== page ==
Updated: Apr 15
During consultations, I am examining my patients by means of our dialogue. Often the patient is unaware that I am examining them. They assume we are simply having an interesting conversation. I am almost never doing that.
I am primarily seeking to understand how clearly my patient understands who she is and what is her “skill” in wielding her innate self-healing power.
Her answers to such questions are less important to me than my learning how skillfully my patient is able to observe “herself”. Many persons find it confusing and difficult to answer such questions.
The more clearly I understand my patient’s ability to observe herself the more I am able to guide her, and design for her therapeutic activities that will assuage her anxiety; or help her resolve her conflicts with her spouse.
Many of us literally do not know what we want and what we fear. For example, “What are you afraid your husband will do if you tell him …. blank?” What do you desire sexually? What do you want that group of people to think of you? What do you not want them to think of you? etc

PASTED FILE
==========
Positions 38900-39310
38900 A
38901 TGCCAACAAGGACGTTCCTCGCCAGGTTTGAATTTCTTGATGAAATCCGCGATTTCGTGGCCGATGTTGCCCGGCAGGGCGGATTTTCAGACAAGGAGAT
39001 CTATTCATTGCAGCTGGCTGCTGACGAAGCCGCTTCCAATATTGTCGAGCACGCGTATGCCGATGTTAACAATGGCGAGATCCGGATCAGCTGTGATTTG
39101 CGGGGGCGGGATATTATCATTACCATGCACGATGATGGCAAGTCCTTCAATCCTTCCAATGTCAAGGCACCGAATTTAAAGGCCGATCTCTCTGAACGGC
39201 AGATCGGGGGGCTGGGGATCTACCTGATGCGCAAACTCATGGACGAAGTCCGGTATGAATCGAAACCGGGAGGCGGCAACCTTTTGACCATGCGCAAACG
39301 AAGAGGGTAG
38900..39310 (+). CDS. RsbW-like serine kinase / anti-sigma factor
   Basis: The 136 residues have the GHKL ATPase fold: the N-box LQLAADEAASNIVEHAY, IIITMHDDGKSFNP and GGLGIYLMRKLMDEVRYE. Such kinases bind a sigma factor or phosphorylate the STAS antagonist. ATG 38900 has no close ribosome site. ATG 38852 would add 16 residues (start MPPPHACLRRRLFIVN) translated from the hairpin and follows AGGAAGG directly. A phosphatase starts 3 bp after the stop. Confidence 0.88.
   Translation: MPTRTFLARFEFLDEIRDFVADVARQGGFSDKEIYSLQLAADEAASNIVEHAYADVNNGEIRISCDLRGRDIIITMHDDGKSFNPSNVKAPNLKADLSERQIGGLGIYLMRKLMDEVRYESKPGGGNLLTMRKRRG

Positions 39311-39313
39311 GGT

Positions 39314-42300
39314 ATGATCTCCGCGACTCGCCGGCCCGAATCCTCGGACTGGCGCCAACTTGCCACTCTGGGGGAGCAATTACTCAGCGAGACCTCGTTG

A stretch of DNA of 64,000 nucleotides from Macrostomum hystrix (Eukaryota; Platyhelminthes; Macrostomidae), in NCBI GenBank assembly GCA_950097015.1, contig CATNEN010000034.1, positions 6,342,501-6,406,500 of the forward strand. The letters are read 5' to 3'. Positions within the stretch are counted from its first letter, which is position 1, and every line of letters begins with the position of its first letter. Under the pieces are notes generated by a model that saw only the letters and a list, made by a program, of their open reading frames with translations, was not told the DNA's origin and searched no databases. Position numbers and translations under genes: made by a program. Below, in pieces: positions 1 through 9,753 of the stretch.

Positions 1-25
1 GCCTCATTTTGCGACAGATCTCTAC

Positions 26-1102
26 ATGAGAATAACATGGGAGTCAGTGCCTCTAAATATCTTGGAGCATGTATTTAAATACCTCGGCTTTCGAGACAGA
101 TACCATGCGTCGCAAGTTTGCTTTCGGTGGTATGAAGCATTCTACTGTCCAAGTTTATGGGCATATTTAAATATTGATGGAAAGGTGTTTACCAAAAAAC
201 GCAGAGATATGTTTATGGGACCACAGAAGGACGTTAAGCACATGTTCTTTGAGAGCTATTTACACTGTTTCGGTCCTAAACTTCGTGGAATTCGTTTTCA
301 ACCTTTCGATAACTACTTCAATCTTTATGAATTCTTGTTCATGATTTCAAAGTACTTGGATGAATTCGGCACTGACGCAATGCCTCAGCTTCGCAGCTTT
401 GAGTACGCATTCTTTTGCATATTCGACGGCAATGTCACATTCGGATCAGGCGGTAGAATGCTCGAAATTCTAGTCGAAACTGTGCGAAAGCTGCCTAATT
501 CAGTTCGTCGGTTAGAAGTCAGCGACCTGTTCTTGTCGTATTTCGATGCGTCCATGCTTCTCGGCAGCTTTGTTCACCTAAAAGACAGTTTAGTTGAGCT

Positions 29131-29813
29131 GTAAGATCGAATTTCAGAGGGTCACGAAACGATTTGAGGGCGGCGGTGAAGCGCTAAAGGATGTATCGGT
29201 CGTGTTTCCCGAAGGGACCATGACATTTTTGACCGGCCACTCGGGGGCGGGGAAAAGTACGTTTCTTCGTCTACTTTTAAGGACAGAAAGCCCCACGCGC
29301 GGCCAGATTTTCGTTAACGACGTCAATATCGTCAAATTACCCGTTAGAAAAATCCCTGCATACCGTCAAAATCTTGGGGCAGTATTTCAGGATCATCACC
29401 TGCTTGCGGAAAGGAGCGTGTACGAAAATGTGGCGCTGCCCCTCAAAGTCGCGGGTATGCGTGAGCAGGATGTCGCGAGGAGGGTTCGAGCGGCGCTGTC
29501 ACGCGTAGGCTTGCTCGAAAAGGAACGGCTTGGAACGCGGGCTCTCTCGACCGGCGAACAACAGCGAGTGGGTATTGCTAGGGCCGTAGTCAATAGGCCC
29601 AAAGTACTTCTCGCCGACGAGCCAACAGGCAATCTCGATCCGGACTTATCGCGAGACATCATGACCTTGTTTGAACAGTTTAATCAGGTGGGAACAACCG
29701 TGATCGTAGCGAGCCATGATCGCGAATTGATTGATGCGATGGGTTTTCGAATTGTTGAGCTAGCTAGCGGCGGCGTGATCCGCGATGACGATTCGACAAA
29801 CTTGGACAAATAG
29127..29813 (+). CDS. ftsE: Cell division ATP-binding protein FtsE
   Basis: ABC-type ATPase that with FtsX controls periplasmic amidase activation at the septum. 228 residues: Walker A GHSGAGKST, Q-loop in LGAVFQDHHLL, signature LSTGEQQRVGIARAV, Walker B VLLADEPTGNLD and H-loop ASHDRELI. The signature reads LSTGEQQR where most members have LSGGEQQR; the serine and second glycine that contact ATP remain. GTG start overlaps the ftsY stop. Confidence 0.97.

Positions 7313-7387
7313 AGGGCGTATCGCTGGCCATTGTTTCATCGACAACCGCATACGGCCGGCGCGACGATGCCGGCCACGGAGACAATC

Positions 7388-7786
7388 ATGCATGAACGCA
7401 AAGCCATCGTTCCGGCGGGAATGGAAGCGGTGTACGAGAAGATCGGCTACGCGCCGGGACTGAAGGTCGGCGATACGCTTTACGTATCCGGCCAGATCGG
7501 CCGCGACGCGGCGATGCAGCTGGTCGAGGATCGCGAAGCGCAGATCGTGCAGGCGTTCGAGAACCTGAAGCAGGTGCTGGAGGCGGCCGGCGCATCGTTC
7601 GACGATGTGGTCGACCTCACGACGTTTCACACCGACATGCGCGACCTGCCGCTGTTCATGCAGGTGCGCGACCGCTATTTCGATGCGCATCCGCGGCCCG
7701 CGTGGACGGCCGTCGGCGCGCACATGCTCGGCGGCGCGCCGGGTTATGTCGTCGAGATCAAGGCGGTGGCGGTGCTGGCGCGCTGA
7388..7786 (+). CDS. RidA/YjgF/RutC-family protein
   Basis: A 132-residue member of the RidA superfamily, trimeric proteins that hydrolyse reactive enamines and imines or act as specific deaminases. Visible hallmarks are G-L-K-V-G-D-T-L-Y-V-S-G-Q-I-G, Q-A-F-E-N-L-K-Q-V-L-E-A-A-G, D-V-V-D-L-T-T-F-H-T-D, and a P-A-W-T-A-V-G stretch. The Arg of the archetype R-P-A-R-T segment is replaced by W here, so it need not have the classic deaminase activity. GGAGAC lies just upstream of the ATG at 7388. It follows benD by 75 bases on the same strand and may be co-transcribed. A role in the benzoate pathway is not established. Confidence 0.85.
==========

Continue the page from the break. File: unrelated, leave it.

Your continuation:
Such questions reveal a simple not knowing and feeling confused about how to find out. More often the questions bring up embarrassment or shame The patient feels that only certain desires or fears are appropriate and others are shameful. These limit the patient’s ability to learn what is actually true for them; what they genuinely desire or fear.
The same applies to such experiences as being jealous, envious, proud, ashamed. The patient feels that she “should” not be experiencing such feelings, so she denies and suppresses these feelings. Suppression always leads to rebellion. These feelings manifest as bodily symptoms and myriad illnesses.